If anything, there should be a movement to commend people like Marshawn Lynch, not detract from his reluctance to abide by the media's thirst for controversy. Our nation has enough self-absorbed athletes and celebrities, do we need more?
Evan as a Pats fan who is no fan of Pete Carroll and the Seattle Seahawks, I'm sick of hearing the phrase "the worst decision in NFL history." I don't think the media has a clue to what actually took place on that fateful play on the goal line at the end of the Super Bowl.
Domestic violence is a pervasive, complicated public health issue that requires an equally pervasive and multi-layered response.
While we know the level of buzz Super Bowl spots receive, many nonprofit organizations will tell you at the end of the day, cash is king. Awareness without action is an age-old problem for those on the frontlines helping people in dire need of support.
In Sunday's Super Bowl, Seahawks Head Coach Pete Carroll completely underestimated the New England Patriots. After all, his team just needed to advance the ball only one yard and it seemed that the Vince Lombardi Trophy was coming back to Seattle.
I do not usually go to the Super Bowl game in person. But when I heard a few days before the game that Super Bowl tickets were going for $8,000 due to ticket broker overselling, I began to wonder. At that price, it must really be worth it!
A recent online domestic violence ad promoted by women's advocacy group, Ultraviolet, features a woman on a football field being tackled by a player.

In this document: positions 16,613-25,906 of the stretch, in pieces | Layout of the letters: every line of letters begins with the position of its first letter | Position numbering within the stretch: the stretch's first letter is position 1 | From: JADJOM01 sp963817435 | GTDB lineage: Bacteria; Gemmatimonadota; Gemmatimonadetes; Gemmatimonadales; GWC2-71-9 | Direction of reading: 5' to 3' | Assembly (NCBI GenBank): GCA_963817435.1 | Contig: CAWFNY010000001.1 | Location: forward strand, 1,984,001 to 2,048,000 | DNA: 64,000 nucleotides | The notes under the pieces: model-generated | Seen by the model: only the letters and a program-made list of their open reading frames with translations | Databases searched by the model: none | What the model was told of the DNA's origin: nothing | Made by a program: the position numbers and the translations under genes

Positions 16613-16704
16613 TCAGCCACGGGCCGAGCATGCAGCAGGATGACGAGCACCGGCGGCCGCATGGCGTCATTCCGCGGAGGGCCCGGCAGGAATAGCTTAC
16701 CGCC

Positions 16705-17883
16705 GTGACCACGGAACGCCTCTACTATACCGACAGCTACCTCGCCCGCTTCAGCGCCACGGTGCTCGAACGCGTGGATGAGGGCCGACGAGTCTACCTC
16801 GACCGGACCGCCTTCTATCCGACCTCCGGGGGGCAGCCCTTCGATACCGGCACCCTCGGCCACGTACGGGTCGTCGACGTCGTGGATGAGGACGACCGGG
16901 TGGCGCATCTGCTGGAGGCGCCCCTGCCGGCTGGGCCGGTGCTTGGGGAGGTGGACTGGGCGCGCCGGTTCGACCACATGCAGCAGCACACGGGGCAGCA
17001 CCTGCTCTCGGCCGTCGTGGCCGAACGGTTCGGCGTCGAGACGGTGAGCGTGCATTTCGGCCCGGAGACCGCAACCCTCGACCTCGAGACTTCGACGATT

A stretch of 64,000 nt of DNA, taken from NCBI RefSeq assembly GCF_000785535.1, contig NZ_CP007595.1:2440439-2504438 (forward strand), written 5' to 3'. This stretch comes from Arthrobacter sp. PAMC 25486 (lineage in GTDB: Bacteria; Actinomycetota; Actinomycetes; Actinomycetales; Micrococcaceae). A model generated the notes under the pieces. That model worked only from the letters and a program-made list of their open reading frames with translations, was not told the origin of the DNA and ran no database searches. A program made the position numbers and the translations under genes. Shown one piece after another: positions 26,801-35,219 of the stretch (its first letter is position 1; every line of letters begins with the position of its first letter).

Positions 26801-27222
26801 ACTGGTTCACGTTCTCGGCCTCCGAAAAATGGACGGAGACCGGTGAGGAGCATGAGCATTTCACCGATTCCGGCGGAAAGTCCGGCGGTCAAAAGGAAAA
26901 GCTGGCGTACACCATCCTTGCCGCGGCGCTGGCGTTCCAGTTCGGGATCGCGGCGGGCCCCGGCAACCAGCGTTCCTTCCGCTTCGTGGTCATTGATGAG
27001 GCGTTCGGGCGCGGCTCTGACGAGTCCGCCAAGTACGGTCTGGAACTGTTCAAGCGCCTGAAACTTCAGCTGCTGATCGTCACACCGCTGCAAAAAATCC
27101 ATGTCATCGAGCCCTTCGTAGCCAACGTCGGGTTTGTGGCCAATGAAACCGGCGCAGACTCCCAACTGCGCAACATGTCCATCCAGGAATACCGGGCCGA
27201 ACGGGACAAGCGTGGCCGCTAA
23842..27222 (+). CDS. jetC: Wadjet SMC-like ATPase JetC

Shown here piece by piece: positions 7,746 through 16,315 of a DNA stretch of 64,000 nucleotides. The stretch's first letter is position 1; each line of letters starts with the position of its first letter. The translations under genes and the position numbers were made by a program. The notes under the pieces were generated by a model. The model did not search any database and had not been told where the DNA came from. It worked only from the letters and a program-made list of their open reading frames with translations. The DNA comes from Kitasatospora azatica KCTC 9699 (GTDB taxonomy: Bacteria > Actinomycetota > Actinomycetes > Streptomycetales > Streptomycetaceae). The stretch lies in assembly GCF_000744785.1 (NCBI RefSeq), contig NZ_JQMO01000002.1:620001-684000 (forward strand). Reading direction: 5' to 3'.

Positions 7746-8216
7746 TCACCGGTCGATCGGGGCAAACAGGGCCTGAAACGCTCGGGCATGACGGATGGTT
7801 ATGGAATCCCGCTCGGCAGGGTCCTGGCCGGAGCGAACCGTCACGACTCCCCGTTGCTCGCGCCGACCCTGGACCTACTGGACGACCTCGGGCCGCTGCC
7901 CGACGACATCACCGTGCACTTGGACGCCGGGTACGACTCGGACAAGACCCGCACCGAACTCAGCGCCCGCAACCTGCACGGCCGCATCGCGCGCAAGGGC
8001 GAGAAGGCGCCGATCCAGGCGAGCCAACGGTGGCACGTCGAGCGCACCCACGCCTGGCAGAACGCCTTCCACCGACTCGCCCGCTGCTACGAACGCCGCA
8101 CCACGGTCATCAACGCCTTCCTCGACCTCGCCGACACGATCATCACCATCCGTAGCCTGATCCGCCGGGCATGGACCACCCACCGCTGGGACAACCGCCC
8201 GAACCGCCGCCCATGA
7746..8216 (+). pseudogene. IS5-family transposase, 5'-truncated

If none of this is working for you, continue nodding and being polite, offering all the uptight, nervous pacing men (and other guests who come in late) your spot on the sofa. Do this until every seat in the house is taken and you have to sit on the toilet in the bathroom. Bring guacamole.
My partner Randy died of ALS nearly a year ago. His fight was a long one -- nine years. We moved to Boston from New York City in 2008 and soon thereafter Randy became a Patriots fan.
Calling it inexplicable would be kind. Calling it the worst decision in Super Bowl history would about fit.
I should start by saying I'm not a football fan. It's only fair to say that first. So don't fill the comments with that observation; I'm owning that fact up front. However, I'm a homie fan -- I love where I live, and I love local pride.
I revere football because it provides an opportunity in pop culture to wrestle with the complexity of identity. It is often through football, for instance, that TV's Glee confronts gender, sexuality, and marginality.
When you sit down to enjoy the Super Bowl, enjoy a healthy side of irony with your wings. In much of Europe, soccer embraces a rapacious form of capitalism that would make Mitt Romney blush, whereas in the U.S., the NFL eschews the blue and white heat of high finance for a philosophy that is tinged with more than a touch of red.
I'm not sure when females liking football became some rare disease that afflicts only remote sections of our population, but I've actually lost count of how many men, and yes women, are mystified by me. I'm talking about my sincere love for the game of football.
That's the power of what ifs -- their capacity to create never-ending questions. Never-ending questions can rob you of a sense of closure and, robbed of closure, people find it difficult to move on.
The muck in question isn't even Democratic muck. It's purely conservative and Republican mudslinging, at a person who used to be put on a pretty tall pedestal in Republicanland: Sarah Palin.